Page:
I don’t think for a moment that blogging is going away. In fact, I’m surprised by how quickly some folks seem to embrace that. (I wonder if it’s because blogging is hard. I’d like to give up plenty of hard things – but I won’t because they’re good for me.) Ryan Bretag writes that, unless "blogs evolve" then they’ll drift away. I don’t agree with him. In fact, in the spirit of constructive debate, and because I’ve got lots swirling around in my head at the moment, I’m happy to provide the constructive criticism that Ryan was seeking in his post.
In his piece, Ryan argues, on one front, that blogging is dying because we as a blogging community were never able to all agree on goals and objectives:
There are times when I ponder what the goal is for the edublogger
community. Obviously, there will be those that immediately move to the
power of blogging is that it is about the individual; it is about
whatever that person wants it to be about. While this is true, I would
hope the end goal for edubloggers is improving education and that the
goal of individual blogs or community blogs will focus on how they are
helping to achieve this larger community goal.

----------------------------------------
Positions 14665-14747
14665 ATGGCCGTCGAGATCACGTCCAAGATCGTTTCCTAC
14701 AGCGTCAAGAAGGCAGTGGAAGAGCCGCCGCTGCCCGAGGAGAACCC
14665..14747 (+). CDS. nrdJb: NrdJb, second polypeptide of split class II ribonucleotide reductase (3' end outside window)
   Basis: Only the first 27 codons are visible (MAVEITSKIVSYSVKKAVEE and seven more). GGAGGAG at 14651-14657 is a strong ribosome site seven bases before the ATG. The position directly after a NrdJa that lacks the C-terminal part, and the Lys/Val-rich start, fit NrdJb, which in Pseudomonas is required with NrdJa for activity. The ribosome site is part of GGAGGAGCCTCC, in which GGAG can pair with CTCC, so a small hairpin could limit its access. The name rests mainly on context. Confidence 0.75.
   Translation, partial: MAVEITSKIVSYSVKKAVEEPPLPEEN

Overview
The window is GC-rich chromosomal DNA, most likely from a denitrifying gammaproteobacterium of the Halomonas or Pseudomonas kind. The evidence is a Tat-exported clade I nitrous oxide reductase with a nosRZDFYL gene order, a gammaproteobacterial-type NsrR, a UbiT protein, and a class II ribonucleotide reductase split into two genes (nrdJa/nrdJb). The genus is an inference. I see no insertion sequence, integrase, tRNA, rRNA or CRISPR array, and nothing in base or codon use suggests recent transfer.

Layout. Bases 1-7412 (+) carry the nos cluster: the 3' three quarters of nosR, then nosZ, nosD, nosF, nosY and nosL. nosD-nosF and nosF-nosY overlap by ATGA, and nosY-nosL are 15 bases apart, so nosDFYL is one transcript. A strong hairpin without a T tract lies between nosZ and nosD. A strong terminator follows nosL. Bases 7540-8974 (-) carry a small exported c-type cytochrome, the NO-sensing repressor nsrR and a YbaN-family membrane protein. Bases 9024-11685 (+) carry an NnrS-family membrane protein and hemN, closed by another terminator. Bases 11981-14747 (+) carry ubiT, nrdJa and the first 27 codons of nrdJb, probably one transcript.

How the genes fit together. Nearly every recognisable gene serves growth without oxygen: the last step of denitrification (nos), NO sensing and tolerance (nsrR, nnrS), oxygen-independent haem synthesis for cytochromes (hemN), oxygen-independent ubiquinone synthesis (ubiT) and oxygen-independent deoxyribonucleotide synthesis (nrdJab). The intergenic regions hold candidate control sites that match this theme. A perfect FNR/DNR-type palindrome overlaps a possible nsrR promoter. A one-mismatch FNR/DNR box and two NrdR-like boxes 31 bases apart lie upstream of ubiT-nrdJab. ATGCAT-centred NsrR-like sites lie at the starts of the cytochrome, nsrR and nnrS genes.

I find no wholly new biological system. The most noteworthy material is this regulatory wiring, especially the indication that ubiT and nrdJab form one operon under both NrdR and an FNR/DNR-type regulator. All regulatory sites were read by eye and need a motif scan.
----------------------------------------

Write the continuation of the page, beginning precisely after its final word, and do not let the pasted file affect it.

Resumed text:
There are multiple problems here. The same assumptions that inform Ryan’s argument above are present in many of the important and interesting conversations taking place within my personal learning network now and in the past. Mostly, the assumption that’s troubling me so much is that there’s one group (community – whatever) out there that exists for educational conversation via electronic media, and that we should all try to engage and involve everyone in that one (fallacious) group so that we’re all friends and reading and commenting each other. And that we’ll all agree on where that group should go, when they should meet, and what we’ll all do when we get there. Or that we ever agreed in the first place.
Ain’t going to happen. Not now, not ever. Never did happen, in fact. We all construct our blogrolls, our Twitter friends, or our other social networking relationships for our benefit and to meet our own unique needs. That leads some folks to add everyone as a friend. Others, no one. And whichever way you want to go is fine for you – but please don’t require that I or anyone else goes with your system to meet our own needs.
However folks decide whom to add as a friend, a trusted source, or whatever, dictates to some degree which bits of the "conversation(s)" one receives. (And maybe it’s not even a "conversation" in the sense of the word that we’re all most familiar with. Bakhtin’s a good guy to get cozy with to follow this conversational, or dialogic, view of blogging. If there is such a thing. Yet. I’m still wrapping my head around this stuff – have been for a while.) So context itself gets funky in a network situation, leading to instances where, in my friend group, something would be totally okay, flattering, in fact, and in another, the same act would be a serious social violation. And different readers, responding to different network contexts (because every one of our networks is unique), will react differently to the "same" information. Add in the fact that a piece of my network exists inside of a piece of yours, or vice versa, or used to, or soon will, and things get messy pretty quickly.